The University of Notre Dame's Dec. 3 decision to file a lawsuit challenging the federal mandate requiring religious employers to provide contraceptive coverage — including sterilization and abortion-inducing drugs — had to be a difficult one for Notre Dame President John Jenkins. After all, it was only a few years ago that Father Jenkins was lauding President Obama as a "leader who has great respect for the role of faith and religious institutions in public life."
In 2009, Father Jenkins defied his own bishop by awarding Mr. Obama an honorary degree and an opportunity to give the commencement address to Notre Dame's graduating class. Ignoring the condemnations of 81 Catholic bishops from throughout the country, Faather Jenkins stayed strong in his support for the president — despite the fact that Mr. Obama has voted to expand abortion rights, including partial-birth abortion, whenever he could.
The commencement became a real scandal for Notre Dame and the Catholic Church — one that Bishop Donald Trautman of Erie, Pa., warned would bring "disgrace and dishonor to the Golden Dome of Notre Dame it will mark a day of shame and blemish for the Catholic record and reputation of Notre Dame." Yet, throughout the controversy, Father Jenkins ignored criticisms from faithful Catholics and their clerical leaders. When he introduced the president at the commencement ceremony, he praised him for assuring us all: "Secularists are wrong when they ask believers to leave their religion at the door before entering into the public square."
Well, maybe not. Father Jenkins was wrong when he said that the president has respect for the role of faith and religious institutions. He was also wrong when he said at the commencement that "President Obama is not someone who stops talking to those who differ with him." It seems that the president has indeed stopped talking and negotiating with Catholic leaders on religious freedom. This is exactly what the Health and Human Services lawsuit is all about. The Obama administration's Health and Human Services mandate demands that we leave our religion at the door of our homes before we venture out to our jobs or our places of business.
Most faithful Catholics predicted this would happen. Yet, progressive Catholics such as Father Jenkins actually believed that the president would respect religious freedom. Even amid the Notre Dame commencement controversy, Catholics remained among Mr. Obama's strongest supporters. An April 2009 Pew Research Center poll revealed that more than two-thirds of all Catholics (67 percent) said that they approved of Mr. Obama's job performance — despite the fact that he had already implemented policies that would expand abortion. Catholics were more supportive of the president than any other religious group, including mainline Protestants (60 percent), and much more supportive than white evangelical Protestants (33 percent).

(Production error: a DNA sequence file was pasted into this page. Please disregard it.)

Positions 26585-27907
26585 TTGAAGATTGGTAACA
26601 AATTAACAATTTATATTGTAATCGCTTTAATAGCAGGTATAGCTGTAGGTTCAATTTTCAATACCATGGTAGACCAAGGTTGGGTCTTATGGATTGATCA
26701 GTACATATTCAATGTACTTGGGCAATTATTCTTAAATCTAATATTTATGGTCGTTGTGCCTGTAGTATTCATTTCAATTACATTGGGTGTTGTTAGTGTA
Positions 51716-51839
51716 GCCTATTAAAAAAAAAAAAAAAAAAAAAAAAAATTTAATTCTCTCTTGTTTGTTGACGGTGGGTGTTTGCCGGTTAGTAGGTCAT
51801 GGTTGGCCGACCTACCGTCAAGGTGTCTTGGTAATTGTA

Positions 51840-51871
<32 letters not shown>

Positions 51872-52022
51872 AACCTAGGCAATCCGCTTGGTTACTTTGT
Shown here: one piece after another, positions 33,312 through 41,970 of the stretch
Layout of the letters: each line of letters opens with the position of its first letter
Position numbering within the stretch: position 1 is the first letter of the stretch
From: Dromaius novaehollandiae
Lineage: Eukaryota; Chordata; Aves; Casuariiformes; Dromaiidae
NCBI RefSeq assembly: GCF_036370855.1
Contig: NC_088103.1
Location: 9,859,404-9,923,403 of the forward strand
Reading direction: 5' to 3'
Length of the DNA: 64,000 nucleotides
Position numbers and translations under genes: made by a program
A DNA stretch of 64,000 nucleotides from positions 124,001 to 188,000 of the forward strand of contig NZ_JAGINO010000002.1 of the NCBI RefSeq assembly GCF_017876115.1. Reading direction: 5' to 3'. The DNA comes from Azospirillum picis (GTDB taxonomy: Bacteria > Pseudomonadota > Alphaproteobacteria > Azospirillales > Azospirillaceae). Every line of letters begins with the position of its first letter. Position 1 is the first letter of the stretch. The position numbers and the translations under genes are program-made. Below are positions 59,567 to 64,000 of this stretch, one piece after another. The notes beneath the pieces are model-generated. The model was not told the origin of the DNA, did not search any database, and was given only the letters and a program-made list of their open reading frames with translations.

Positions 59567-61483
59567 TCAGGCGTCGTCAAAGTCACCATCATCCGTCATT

Progressive Catholic groups such as the George Soros-supported Catholics in Alliance for the Common Good helped Mr. Obama win the presidency in 2008 by convincing a majority of Catholics (54 percent) that he was truly the pro-life candidate because he would eradicate poverty as the reason for abortion.
Those days are over. While we do not have recent polling data on Catholics specifically, it is likely that Catholics are joining the majority who no longer trust the president to tell them the truth. Recent CNN polling data reveals that 53 percent of those surveyed think that Mr. Obama is not honest or trustworthy, and 56 percent of respondents said they did not admire him.
Progressives from these Democratic Party-affiliated groups, such as Catholic University professor Stephen Schneck, a board member of Catholics in Alliance for the Common Good, still defend the Obama administration by saying the "administration's accommodations are sufficient to protect the Catholic conscience for administrators of these plans at Catholic universities." However, evidence points to an increasing number of progressive Catholics — especially millennial Catholics — moving away from the president and his policies.
Father Jenkins continues to seem bewildered about the way his relationship with the president has ended so badly. Like a spurned lover, still unable to admit to himself that he was used by the president to provide Catholic cover, Father Jenkins posted a statement on the Notre Dame website last week thanking the president for "undertaking these discussions in good faith." Stating that he was "grateful to the administration for the time it gave to this matter and for its efforts to accommodate our concerns," Father Jenkins wrote, "We have concluded, however, the government's accommodations would require us to forfeit our rights, to facilitate and become entangled in a program inconsistent with Catholic teaching and to create the impression that the university cooperates with and condones activities incompatible with its mission."
Faithful Catholics know that Father Jenkins began his entanglement with activities incompatible with the mission of Notre Dame on the day he invited Mr. Obama to campus for the commencement ceremony. Perhaps it is time for him to realize that.
Anne Hendershott is director of the Veritas Center for Ethics in Public Life at Franciscan University of Steubenville, Ohio. She is the co-author of "Renewal: How a New Generation of Priests and Bishops Is Revitalizing the Catholic Church" (Encounter Books, 2013).